3 dating mistakes women make after divorce



When we begin dating after a divorce, there are some mistakes we make.

It’s not uncommon to hear women especially say, there are no good guys out there, like, I’ve been single now for six months or a year, and I still can’t find anybody worthwhile to date.

You know, there are three mistakes that I see often that women make after they divorce when they start dating again.

I’d like to go through those three mistakes because I think it will help you, and maybe cause you to stop and think, and then redo or reset what your goals are.

Mistake #1: Thinking all men are the same because of your ex

First of all, all men are not the same but when you purposely put in your profile, “no head games,” or “honest men apply only,” and things like that. The person answering that or looking at that already knows that you have an edge there that you’ve been head.

Or if you’re out and you’re enjoying part of the conversation, but all of a sudden, they say something and you overanalyze it or jump on them, they know that and it kind of causes them to step back. It scares people because it’s obvious that you haven’t dealt with what you need to deal with.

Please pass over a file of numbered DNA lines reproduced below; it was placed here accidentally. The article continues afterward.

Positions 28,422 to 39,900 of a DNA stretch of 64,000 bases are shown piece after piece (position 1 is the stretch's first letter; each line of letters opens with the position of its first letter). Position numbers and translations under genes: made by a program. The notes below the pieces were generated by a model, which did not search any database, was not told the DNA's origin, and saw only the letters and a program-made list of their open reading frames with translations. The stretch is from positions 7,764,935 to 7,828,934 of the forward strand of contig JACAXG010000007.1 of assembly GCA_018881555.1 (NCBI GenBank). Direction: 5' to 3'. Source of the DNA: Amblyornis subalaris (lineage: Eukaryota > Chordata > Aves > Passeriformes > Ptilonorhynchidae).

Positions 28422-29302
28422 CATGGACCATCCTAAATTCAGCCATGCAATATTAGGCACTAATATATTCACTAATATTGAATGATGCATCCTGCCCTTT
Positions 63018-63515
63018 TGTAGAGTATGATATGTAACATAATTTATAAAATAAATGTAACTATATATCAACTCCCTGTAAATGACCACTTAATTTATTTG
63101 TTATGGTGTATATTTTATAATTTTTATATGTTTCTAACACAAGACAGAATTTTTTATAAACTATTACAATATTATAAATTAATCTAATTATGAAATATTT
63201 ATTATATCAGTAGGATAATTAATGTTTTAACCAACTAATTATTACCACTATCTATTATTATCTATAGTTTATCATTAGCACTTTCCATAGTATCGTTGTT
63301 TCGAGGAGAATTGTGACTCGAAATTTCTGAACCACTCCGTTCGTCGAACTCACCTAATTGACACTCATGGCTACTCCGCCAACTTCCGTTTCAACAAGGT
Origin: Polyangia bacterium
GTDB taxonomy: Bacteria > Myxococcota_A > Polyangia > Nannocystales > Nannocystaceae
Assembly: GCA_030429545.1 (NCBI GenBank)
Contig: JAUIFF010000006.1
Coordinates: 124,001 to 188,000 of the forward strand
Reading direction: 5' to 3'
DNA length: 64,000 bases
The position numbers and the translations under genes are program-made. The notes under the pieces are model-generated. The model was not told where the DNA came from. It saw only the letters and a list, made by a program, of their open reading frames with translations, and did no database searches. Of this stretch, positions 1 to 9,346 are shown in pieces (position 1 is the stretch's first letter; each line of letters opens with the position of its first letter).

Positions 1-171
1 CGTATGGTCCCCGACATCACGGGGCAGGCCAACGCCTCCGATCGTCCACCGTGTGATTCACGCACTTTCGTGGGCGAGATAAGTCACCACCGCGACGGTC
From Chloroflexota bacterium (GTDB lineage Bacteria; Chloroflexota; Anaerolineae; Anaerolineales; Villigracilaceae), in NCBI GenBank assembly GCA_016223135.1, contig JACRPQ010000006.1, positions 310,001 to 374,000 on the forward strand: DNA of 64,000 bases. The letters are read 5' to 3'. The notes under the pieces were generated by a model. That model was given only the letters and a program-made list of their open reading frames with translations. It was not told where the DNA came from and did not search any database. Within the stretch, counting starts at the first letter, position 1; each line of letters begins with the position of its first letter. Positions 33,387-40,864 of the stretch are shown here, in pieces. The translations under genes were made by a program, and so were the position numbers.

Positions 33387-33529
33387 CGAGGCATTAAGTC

Mistake #2: A rebound relationship

It’s very common for everyone who has been through a divorce or breakup to get involved with someone on a rebound. That’s not wise after a divorce, and the reason is you’ll be doubly hurt. It sets in that mindset that every man cheats, or every man is irresponsible, or whatever happened in your first relationship.

It also sets a bad precedent for you because you start devaluing, maybe even disrespecting yourself, or no longer trusting yourself. Yourself is the first person you need to trust in a relationship going forward.

Mistake #3: Unintentionally hanging on to old baggage

We all have baggage. People who have been married before have baggage and so do single people. What’s important is that you deal with or resolve the issues of your past relationship.

A divorce is a powerful, hurtful thing, it gets in you. When you marry someone, just taking that course of action does something to the way you think about yourself, sets a vision for the future, and dismantling that is very difficult. You can do it in the court system, but working through it and resolving it.

When we own our part in any failure, whether it be a breakup, a divorce, or whatever we feel that we fail, then we give ourselves the power to make a change. So it doesn’t happen again, and that’s why it’s so important.

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